As we noted yesterday, ABC News is slowly releasing some of the 2,779 new photos of the 9/11 attacks obtained from the archives of the National Institute of Standards and Technology, in response to a Freedom of Information Act request. The images speak for themselves, but today Newsday published an interview with the NYPD helicopter pilot who took many of the photos, including the one seen here. Detective Gregory Semendinger spent three hours flying about the site that morning, doing double duty as a co-pilot and photographer, scanning the rooftops in hopes of spotting someone to save.

"We didn't find one single person. It was surreal," Semendinger, 60, tells Newsday. "There was no sound. No sound whatsoever, but the noise of the radio and the helicopter. I just kept taking pictures." He took hundreds of photos while simultaneously preparing to rescue survivors, as he did after the 1993 WTC bombing, when he rescued a woman from the North tower.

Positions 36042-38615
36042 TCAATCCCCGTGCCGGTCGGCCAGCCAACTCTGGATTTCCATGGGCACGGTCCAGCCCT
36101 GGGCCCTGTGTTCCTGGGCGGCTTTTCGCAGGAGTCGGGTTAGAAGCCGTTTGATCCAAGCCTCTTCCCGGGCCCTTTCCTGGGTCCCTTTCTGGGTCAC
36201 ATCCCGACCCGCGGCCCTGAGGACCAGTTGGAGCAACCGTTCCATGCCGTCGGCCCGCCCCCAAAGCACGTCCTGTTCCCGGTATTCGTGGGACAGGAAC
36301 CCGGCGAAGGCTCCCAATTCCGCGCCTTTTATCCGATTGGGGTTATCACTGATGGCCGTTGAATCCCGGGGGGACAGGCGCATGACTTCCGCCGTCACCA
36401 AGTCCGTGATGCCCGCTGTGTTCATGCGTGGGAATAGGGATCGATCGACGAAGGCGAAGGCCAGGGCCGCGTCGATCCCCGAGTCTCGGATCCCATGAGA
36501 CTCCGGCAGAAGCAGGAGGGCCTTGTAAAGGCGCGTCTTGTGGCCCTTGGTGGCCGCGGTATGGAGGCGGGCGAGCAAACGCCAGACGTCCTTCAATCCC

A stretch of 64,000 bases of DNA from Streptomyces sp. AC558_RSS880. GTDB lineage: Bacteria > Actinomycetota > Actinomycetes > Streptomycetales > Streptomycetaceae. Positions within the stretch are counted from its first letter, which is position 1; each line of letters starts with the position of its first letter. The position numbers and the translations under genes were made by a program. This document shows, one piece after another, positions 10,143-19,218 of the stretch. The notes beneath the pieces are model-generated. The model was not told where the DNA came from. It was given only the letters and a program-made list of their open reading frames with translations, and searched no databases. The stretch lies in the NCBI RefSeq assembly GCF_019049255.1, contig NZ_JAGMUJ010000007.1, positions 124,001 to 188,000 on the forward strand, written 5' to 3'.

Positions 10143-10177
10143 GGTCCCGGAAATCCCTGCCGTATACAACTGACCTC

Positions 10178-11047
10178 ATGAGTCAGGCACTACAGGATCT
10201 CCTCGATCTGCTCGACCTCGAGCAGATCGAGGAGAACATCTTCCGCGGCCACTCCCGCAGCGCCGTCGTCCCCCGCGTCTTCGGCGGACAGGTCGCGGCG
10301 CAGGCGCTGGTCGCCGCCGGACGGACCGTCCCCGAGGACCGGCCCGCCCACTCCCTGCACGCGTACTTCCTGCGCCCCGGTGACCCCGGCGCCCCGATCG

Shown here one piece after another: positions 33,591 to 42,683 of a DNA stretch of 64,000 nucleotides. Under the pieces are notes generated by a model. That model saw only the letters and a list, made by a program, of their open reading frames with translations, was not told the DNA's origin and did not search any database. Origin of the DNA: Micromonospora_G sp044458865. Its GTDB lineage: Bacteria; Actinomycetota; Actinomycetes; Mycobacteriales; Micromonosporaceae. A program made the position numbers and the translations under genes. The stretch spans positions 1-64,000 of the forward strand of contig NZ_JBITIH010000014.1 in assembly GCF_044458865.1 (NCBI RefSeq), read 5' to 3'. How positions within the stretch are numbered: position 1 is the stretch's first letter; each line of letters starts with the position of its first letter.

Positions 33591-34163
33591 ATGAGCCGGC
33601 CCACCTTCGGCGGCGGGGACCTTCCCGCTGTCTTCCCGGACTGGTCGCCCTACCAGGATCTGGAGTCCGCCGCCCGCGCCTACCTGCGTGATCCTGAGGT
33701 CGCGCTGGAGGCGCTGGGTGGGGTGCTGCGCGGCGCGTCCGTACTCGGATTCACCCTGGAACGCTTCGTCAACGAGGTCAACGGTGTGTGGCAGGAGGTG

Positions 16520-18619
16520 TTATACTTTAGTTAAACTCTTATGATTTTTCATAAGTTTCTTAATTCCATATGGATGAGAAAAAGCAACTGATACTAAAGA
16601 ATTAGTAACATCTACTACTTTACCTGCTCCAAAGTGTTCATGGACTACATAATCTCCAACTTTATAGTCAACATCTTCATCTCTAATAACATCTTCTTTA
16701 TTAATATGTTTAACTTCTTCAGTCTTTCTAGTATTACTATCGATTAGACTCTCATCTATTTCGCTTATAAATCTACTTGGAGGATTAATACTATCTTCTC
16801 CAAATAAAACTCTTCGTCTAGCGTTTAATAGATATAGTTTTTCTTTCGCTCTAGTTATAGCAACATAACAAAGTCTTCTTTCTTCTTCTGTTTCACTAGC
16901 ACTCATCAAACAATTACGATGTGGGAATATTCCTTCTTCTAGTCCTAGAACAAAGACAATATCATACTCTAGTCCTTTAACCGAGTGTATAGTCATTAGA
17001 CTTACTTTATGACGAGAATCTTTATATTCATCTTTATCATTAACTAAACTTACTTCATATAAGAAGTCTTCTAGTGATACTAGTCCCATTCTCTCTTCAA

According to Newsday, "While he saw people in the tower before it collapsed, Semendinger said he didn't consider their fate at the time because he was so focused on doing his job and talking to police on the ground. He didn't learn until later that some of what he saw falling from the buildings were people." As for ABC's decision to revisit that horrific day in photos, Sally Regenhard, whose firefighter son Christian died in the attack, remarked, "I am glad to see those pictures, even though it wrenches my heart." In fact, she wants all 9/11 materials in the hands of the government to be released.